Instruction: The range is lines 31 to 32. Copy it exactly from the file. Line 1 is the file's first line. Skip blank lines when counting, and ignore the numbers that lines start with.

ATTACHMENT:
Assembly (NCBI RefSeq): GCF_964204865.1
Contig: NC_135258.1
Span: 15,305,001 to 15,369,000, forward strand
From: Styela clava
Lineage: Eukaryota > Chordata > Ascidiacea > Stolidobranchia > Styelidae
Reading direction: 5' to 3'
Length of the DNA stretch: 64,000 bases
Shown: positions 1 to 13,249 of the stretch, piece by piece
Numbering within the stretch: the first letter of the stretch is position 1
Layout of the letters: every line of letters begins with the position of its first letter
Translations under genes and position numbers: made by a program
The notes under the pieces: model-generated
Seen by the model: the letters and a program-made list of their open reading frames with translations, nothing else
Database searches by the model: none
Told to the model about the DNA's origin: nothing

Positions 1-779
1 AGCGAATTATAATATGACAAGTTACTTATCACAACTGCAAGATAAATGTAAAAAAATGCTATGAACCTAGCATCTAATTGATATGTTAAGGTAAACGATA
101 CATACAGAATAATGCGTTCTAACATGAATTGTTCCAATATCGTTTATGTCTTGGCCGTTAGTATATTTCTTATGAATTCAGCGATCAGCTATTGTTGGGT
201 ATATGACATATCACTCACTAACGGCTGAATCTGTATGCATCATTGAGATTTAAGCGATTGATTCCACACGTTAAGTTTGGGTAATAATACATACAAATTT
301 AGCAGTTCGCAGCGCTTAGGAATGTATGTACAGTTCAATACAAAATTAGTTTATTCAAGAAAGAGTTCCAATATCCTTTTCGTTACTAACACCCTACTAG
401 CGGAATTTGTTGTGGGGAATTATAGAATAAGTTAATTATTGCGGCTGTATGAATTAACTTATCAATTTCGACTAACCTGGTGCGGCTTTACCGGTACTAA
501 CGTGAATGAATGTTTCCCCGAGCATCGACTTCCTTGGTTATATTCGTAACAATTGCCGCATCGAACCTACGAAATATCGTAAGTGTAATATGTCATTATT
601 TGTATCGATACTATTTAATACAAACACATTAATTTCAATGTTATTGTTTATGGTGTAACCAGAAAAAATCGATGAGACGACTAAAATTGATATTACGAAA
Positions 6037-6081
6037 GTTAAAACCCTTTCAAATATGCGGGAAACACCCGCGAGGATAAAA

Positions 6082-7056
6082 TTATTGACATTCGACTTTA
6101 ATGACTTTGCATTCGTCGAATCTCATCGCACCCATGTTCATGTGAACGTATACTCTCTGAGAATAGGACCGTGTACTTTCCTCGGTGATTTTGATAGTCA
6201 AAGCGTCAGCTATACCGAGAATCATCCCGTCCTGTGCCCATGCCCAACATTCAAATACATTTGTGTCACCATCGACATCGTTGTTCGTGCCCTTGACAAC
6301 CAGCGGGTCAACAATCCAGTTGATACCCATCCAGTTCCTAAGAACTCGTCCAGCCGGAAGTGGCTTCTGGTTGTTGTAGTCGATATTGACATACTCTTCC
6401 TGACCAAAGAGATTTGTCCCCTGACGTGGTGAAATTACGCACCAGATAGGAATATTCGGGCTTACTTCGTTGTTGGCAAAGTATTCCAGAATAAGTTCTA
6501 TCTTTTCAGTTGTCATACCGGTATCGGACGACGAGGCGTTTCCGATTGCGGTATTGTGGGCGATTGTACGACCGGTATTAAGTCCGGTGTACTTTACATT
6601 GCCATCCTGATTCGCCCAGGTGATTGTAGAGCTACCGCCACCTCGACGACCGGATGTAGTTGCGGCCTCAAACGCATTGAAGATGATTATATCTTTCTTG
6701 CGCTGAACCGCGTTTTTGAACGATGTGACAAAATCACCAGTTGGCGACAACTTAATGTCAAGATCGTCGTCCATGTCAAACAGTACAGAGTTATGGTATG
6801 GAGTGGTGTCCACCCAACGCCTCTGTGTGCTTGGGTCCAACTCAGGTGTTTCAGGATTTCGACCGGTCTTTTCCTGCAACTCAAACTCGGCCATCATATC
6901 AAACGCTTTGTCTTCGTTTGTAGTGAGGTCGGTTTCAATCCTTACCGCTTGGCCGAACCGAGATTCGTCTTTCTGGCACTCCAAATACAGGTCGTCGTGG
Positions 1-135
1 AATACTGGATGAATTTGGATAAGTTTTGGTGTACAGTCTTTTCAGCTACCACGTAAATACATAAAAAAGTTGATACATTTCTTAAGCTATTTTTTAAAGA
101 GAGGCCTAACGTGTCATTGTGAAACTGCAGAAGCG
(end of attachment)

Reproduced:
6401 TGACCAAAGAGATTTGTCCCCTGACGTGGTGAAATTACGCACCAGATAGGAATATTCGGGCTTACTTCGTTGTTGGCAAAGTATTCCAGAATAAGTTCTA
6501 TCTTTTCAGTTGTCATACCGGTATCGGACGACGAGGCGTTTCCGATTGCGGTATTGTGGGCGATTGTACGACCGGTATTAAGTCCGGTGTACTTTACATT